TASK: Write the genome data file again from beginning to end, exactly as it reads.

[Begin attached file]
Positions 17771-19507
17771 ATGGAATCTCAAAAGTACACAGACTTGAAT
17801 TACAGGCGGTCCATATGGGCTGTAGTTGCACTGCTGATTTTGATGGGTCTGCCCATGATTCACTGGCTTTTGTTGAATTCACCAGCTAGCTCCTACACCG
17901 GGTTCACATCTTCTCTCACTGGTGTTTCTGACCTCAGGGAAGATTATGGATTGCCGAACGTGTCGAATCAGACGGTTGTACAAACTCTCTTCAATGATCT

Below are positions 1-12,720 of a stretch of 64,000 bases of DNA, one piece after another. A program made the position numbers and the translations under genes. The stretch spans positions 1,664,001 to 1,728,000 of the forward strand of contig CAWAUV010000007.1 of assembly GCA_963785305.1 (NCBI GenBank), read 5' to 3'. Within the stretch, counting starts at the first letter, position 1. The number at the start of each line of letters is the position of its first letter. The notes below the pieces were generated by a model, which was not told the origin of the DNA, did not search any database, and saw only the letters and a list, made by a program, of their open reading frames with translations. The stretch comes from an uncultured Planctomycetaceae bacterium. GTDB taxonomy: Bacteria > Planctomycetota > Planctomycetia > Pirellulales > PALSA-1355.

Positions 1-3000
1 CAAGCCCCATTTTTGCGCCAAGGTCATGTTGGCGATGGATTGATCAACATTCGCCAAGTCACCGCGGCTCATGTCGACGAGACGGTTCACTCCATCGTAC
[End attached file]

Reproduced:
Positions 17771-19507
17771 ATGGAATCTCAAAAGTACACAGACTTGAAT
17801 TACAGGCGGTCCATATGGGCTGTAGTTGCACTGCTGATTTTGATGGGTCTGCCCATGATTCACTGGCTTTTGTTGAATTCACCAGCTAGCTCCTACACCG
17901 GGTTCACATCTTCTCTCACTGGTGTTTCTGACCTCAGGGAAGATTATGGATTGCCGAACGTGTCGAATCAGACGGTTGTACAAACTCTCTTCAATGATCT

Below are positions 1-12,720 of a stretch of 64,000 bases of DNA, one piece after another. A program made the position numbers and the translations under genes. The stretch spans positions 1,664,001 to 1,728,000 of the forward strand of contig CAWAUV010000007.1 of assembly GCA_963785305.1 (NCBI GenBank), read 5' to 3'. Within the stretch, counting starts at the first letter, position 1. The number at the start of each line of letters is the position of its first letter. The notes below the pieces were generated by a model, which was not told the origin of the DNA, did not search any database, and saw only the letters and a list, made by a program, of their open reading frames with translations. The stretch comes from an uncultured Planctomycetaceae bacterium. GTDB taxonomy: Bacteria > Planctomycetota > Planctomycetia > Pirellulales > PALSA-1355.

Positions 1-3000
1 CAAGCCCCATTTTTGCGCCAAGGTCATGTTGGCGATGGATTGATCAACATTCGCCAAGTCACCGCGGCTCATGTCGACGAGACGGTTCACTCCATCGTAC